• Aspi Mehta

    I for one am sick and tired of being bossed around by all these so-called Bawaji Bullies. I am glad that for one someone like Siloo Kapadia had the guts to stand up to you people. Now the only thing to do is to see how the vote will go. But as they say, either way, you all will vulture food and we will have our way.

  • rustom jamasji

    Hey aspi Mehta…wow havent seen such contradictions in just 4 lines.
    First of all no ones asking you to follow anything. Infact when was the last time any zoroastrian told you what to follow. Yah one can always blame the Zoroastrians if one i not allowed to change Zoroastrianism to ones personal taste.
    And in any your desperation of having ‘your way’ is quite visible to everyone but may you can blame others for it.
    As far as vulture food, well you nor Parsi Khabar nor me wud have been discussing Zoroastrianism if those you mock would have wanted to change and do with their personal ways. But i guess one needs to know history for that

  • Siloo Kapadia

    The real issue here is RELIGIOUS REFORM. There is so much that is from Hinduism and so much that is just custom. Do we just keep on doing what we have always been doing, and become extinct, or keep the good and toss anything else.

    The “traditionalists” want to stay the same, regardless, and to them I say great. They are already dying out. In North America Zoroastrian institutions are flourishing, not only because of immigration, but also because of acceptance of others.

    Again, I say let us split up the funds and you go your way and we will go ours. As it is they are dying out. We will be the winners.

    It will be interesting to see how the vote goes.

  • rustom jamasji

    Dear Siloo
    On ure question of do we continue doing what we were?
    Well if you want to follow Zoroastrianism you are welcome to and if you dont want to , noones holding a gun. But please dont take this freedom to alter zoroastrianism to silookapadiasm’..or anything else as it wont remain zoroastrianism or mazdayasnism!.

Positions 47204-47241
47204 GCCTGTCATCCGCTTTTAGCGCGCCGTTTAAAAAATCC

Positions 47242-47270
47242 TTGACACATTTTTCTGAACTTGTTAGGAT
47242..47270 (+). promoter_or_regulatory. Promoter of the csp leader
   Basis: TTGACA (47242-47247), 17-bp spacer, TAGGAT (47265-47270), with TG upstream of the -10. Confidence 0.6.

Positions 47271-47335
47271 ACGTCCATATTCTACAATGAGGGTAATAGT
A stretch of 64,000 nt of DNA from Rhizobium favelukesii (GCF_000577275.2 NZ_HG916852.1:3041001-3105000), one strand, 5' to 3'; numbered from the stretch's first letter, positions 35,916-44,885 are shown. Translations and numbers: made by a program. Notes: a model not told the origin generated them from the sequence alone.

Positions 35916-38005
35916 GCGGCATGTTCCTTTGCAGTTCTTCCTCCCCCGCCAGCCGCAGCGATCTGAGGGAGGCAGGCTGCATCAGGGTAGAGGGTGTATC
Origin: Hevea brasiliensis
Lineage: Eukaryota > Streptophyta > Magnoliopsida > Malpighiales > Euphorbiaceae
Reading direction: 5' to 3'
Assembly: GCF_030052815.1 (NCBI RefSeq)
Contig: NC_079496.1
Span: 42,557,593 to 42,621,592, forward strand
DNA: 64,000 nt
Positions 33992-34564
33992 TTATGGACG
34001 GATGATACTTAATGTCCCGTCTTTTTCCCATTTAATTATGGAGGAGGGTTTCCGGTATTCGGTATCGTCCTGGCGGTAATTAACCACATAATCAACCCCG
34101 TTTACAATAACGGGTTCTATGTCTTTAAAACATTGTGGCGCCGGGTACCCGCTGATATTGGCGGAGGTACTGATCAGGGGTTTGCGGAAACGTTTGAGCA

Also it quite ironical that those who wish to convert others to zoroastrianism want to change it!!
    Oh ofcourse some in their fervour to push zoroastrianism want to do away with everything else but the gathas, achieveving further the cause of those who burnt our books in the first place.

    You can also feel free to mock and harbour a thirst to refurbish zoroastrianism but the proof of the puding is that after major holocaust and onslaughts on the Mzdayasni empire from christian empires and arab, Zoroastrianism didnt die out , infact rose again..and survived for more than a milenia..now compare this to your rattling for the need to change in at most 50 years.Also compare this sucess to the chaos spread thru demands to alter zoroastrianism to suit personal tasets like yours. You can also consider yourself smarter than zarathustra himelf and thus the need to change it but why not start ure own instead This also takes us to the crux of the chaos and that is selflishly taking from zoroastrianism and again selfishly trying to change it to suit oneself.

    About dying out due to traditionalists.
    Again how wrong you are. Traditionalists are those who by following a traditions keep it alive and also pass it on to the neext generation..again aiding it to survive another gen.Infact zoroastriansm nor us can survive as Zoroastrians if zoroastrian practises are re written by others..eg islam.christianity, silooism etc.

    Infact the old generation that warned against fusion due to intermarriage or other such aspects are correct to the ‘T’ as change to zoroastrianism is being forced by them and zoroastrianism is mainly being lead to chaos due to such desperate wants to change it.

    Also if one studies zoroastrianism its practises have proven to be scientific and relevant even today including the practise of dokhmenishini… but again those who want to convert others to zoroastrianism ..in their wisdom also want to change it..!???

    Then lets go to your voting bit…
    In your fervour for voting , you have dismissed an important factor and that is the will and wishes of the donors!. Ofcourse you would like to change that too! or label them again as traditionalist and thus bad!!
    Also if any religion was to change due to voting then you would have worn a Burkha thru out your life since majority of the people during their onslaught on mazdayasnism felt that your forfathers shud adapt to christianity/islam!

    Also in ure race to win could you give thought to the fact that even if zoroastrians die out, zoroastrianism wil be studied as an magnificient religion not a concoctions of your tastes! Got to add here that wishful thinking such as end of mazdayasnism was well hoped for those who wanted to change zoroastrianism to their faith but alas this time for the sake of change this catastrophe cud be aided due to the thirst you share to change zorioastrianism from within

    Yet Mazdayasnism will win as long as the younger generation studies zoroastrianism before passing judgement to change it.

    Again its ironical that such big contradiction again arrises from those who showcase promoting zoroastrianism yet like in ure own words reform it!